Armed with a homemade clock, a wealth of patience, and an uncompromising drive to share his faith with a new people, Father Matteo Ricci would overcome one barrier only to be met by another: treacherous seas, a complex language, and a culture with an unshakable mistrust of foreigners and rooted in the teachings of Buddha and Confucius.
In sharing European understanding of astronomy, Ricci garnered the respect of the Chinese and despite the urgency he felt to talk about his beliefs, he tread carefully and respectfully, adopting their ways rather than imposing his own. He was one of the first Westerners to speak and read Mandarin and compiled the first Chinese-Western dictionary. By translating Greek mathematics texts into Chinese and Confucian works into Latin, as well as drawing the first world map with Chinese characters, Ricci forged a path for future scholars, explorers, and missionaries.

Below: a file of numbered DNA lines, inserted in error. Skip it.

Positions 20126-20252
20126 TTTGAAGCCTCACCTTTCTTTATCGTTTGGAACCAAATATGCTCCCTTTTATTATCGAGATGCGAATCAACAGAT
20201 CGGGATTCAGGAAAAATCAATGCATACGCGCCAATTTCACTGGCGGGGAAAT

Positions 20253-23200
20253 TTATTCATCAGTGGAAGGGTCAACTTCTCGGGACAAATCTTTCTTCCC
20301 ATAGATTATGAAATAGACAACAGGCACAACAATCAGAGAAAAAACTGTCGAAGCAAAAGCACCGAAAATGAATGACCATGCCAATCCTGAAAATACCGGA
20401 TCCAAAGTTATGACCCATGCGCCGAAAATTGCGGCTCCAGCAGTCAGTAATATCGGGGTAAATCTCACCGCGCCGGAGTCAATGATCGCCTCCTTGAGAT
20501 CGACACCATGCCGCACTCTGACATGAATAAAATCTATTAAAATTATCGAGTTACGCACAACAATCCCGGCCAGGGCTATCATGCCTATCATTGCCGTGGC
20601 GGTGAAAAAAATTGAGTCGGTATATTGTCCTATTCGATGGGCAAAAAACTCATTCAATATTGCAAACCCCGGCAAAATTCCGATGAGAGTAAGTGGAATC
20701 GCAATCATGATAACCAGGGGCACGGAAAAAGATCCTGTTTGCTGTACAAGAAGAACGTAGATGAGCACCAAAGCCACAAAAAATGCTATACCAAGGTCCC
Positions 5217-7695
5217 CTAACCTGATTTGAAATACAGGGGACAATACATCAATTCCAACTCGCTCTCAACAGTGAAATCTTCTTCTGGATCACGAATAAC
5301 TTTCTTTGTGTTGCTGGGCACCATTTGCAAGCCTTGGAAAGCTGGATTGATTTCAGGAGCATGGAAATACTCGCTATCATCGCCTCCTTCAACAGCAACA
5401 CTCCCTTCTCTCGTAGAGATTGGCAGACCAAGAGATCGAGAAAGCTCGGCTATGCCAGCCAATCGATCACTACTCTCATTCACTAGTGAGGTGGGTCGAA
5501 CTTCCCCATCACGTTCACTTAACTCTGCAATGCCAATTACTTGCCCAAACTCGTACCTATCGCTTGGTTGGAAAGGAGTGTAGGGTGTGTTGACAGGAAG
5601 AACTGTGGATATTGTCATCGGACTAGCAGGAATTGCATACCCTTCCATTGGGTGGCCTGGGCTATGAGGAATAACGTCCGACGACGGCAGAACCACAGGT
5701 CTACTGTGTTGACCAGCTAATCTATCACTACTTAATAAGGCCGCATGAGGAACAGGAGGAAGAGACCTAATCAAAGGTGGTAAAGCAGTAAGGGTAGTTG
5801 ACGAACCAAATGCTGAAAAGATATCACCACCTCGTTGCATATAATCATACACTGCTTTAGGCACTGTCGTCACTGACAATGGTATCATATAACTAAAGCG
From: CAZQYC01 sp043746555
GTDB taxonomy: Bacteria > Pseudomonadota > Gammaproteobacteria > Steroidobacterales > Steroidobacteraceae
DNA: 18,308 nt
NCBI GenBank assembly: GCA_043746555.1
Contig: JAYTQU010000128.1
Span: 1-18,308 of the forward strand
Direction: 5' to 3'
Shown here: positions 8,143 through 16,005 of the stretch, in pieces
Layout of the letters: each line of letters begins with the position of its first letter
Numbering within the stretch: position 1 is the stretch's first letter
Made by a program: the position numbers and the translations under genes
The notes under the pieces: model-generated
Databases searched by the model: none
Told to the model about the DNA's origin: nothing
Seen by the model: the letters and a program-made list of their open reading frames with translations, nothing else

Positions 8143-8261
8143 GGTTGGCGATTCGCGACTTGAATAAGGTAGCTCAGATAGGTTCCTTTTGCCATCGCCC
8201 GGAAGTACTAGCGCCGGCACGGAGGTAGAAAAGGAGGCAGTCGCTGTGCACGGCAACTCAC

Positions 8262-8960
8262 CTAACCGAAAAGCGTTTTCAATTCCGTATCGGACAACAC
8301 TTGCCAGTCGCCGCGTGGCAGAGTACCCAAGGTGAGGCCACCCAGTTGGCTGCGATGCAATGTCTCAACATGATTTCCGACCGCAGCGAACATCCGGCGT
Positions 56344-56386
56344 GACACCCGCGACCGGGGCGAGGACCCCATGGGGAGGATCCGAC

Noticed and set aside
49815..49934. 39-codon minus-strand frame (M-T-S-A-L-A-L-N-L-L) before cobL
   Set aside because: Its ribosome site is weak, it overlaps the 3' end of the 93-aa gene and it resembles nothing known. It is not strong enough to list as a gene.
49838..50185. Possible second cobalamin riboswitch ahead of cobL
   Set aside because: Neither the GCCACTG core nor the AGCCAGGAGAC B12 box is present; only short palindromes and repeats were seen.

About the Author
Nicole Gregory is a writer and editor living in Southern California with her husband and son. She has been the Home and Garden/Travel editor at the Orange County Register, and has written and edited for numerous publications, including VIV magazine, Family Circle, The Boston Globe, Los Angeles magazine, the Los Angeles Times, and others. Recent features she’s written include stories about a treehouse designer, why we need a surgeon general, how a cocoa bean chemical can reverse memory loss, and reasons to take an inn-to-inn hike along the Southern California coast. When she’s not obsessing about her garden, she enjoys traveling, cooking, and reading fiction.